Naser Jason Abdo. Phoos from FOX (left) and ABC (right).
Yesterday in Killeen, Tex., Naser Jason Abdo, a 21-year-old Private First Class in the US Army who made headlines in 2010 by protesting military service on grounds of conscience, was arrested in possession of firearms, ammunition, bomb-making components, and gunpowder. Investigators say that during questioning, Abdo confessed to plotting a major attack on Fort Hood Army base, where he intended to target fellow soldiers.
Officials and investigators have stated explicitly that no motive has been established as to why Abdo wanted to target the base. No indications currently point to Abdo being involved with a terrorist organization. Also, at present there do not appear to be any co-conspirators. The known facts of the case at this time are as follows.
Naser Abdo joined the military in 2009, but refused to deploy after learning that he would be sent to Afghanistan. Less than a year after completing Army basic training, he submitted paperwork as a conscientious objector citing his religious beliefs. Abdo said to ABC: “A Muslim is not allowed to participate in an Islamicly unjust war. Any Muslim who knows his religion or maybe takes into account what his religion says can find out very clearly why he should not participate in the US military.”
In May of this year, the military agreed that Abdo should part ways with the military, but he was later found in possession of child pornography on his computer, and his discharge hearing was delayed. Last month, it was recommended that he be court-martialed. Shortly thereafter, Abdo went AWOL from Fort Campbell in Kentucky, where he had been stationed.
Yesterday Abdo was arrested in a motel room in Killeen, Tex., just minutes from Fort Hood. In his possession investigators found six canisters of smokeless gunpowder, three boxes of shotgun shells, and a magazine for an automatic handgun, according to the Killeen Daily Herald. All of these items were purchased at a local gun shop, Guns Galore, where Fort Hood gunman Nidal Hasan had purchased his weapons and later killed 13 in a massacre at the Texas military post in 2009. Abdo also visited a military surplus store where he bought Fort Hood patches for an Army uniform. Authorities were notified by Guns Galore employees that a “suspicious male” had purchased gunpowder and ammunition.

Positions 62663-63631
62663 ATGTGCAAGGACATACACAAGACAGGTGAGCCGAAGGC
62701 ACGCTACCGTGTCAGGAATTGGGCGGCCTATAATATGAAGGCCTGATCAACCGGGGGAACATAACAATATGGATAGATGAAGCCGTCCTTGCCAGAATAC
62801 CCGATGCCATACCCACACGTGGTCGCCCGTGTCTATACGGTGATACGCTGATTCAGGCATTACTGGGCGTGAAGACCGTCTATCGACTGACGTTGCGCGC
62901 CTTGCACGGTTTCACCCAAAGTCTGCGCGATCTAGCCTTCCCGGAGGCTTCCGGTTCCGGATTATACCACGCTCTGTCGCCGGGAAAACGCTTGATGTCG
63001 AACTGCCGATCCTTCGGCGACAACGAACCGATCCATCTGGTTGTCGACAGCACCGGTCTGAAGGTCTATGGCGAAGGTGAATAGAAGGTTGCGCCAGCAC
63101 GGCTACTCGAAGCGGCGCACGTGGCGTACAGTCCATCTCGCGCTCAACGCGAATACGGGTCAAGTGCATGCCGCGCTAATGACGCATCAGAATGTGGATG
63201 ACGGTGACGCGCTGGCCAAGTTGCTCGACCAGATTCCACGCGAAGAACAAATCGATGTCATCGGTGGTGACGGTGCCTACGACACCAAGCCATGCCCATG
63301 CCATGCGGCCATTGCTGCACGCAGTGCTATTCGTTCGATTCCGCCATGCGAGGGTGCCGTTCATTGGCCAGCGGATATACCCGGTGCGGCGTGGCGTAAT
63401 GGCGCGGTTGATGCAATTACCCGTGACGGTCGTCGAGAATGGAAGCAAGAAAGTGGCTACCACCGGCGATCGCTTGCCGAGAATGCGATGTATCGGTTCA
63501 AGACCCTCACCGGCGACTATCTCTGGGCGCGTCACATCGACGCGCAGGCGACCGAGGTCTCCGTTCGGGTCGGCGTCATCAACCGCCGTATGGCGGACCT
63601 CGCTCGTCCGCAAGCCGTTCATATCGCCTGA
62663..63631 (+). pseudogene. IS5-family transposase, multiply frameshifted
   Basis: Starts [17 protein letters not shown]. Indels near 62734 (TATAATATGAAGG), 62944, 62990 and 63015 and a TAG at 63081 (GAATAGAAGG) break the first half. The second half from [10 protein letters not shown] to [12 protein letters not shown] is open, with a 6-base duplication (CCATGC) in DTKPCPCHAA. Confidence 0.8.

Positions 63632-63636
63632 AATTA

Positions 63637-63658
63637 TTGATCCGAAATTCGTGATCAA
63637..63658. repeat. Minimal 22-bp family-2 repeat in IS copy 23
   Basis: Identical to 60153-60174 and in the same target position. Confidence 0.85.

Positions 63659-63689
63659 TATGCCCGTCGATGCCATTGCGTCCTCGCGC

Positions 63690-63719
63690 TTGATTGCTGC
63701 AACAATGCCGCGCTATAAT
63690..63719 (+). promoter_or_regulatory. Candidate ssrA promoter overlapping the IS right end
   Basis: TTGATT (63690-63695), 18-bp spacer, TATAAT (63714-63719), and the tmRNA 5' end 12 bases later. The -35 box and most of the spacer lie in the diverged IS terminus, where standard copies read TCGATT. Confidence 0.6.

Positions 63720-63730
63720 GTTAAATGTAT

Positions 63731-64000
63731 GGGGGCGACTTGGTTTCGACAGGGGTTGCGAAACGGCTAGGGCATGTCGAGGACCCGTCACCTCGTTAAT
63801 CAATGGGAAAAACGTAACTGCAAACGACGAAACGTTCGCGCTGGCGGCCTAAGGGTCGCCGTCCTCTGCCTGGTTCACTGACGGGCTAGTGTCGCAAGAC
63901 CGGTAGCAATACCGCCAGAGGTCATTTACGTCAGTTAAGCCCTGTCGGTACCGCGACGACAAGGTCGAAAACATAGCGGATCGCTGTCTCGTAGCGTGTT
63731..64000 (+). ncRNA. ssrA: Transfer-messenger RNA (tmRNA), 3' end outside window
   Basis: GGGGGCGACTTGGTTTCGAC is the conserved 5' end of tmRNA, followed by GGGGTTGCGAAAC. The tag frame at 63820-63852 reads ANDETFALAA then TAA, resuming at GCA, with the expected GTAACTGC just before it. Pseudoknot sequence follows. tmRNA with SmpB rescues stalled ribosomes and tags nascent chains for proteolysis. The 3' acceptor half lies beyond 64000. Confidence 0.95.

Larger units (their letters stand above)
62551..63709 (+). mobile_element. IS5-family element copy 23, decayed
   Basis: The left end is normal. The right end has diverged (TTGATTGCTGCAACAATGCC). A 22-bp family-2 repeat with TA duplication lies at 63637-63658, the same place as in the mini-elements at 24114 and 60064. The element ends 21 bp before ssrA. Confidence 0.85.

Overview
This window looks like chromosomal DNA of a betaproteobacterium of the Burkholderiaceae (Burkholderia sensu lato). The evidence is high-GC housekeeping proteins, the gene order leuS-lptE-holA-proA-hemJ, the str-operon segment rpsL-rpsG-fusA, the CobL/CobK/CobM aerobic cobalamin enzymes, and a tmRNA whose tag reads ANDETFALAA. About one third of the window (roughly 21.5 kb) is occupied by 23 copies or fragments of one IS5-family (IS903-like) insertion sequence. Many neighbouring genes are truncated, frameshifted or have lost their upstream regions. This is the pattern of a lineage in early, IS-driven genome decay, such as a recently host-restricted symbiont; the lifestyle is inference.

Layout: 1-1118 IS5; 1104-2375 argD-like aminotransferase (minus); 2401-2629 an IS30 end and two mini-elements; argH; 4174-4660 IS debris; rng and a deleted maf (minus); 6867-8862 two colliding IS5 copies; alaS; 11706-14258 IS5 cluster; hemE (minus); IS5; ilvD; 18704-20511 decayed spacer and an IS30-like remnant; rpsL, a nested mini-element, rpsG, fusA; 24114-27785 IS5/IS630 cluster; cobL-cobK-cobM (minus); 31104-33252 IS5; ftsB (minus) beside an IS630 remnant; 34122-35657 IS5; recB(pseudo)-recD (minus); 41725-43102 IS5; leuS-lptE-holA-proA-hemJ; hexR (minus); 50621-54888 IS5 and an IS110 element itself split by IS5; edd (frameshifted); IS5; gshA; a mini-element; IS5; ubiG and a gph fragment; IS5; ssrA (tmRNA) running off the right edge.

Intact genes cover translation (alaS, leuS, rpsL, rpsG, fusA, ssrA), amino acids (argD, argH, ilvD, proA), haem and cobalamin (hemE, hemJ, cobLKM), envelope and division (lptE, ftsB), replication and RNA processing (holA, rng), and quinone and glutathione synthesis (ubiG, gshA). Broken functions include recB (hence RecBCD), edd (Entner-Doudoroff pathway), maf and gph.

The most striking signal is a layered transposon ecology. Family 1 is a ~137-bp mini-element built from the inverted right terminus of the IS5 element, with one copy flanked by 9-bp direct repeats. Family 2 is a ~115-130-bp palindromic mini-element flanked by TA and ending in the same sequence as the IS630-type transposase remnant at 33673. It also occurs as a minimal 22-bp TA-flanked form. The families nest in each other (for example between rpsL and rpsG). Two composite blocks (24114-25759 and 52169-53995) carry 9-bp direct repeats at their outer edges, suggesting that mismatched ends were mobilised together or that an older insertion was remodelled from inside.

CNN and other media outlets are also reporting that a backpack in Abdo’s room contained “Islamic extremist literature.” While it is easy to note similarities between Naser Abdo’s case and the attack by Nidal Hasan in 2009 that left 13 dead, many facts in the Abdo case are still unknown. Hasan was later shown to have been influenced by al Qaeda-linked cleric Anwar al-Awlaki.
Abdo was arrested not by the military but by the Army’s Criminal Investigation Division, along with the FBI and the Killeen police department. A spokesman for the FBI’s San Antonio office said: “We’re looking into all aspects of his background to determine his intentions.”
Update: According to the New York Times, also found in the motel room where Abdo was staying was a shopping list for what appeared to be bomb-making materials, along with a copy of the article “how to make a bomb in your kitchen sink” from al Qaeda’s English-language magazine Inspire.
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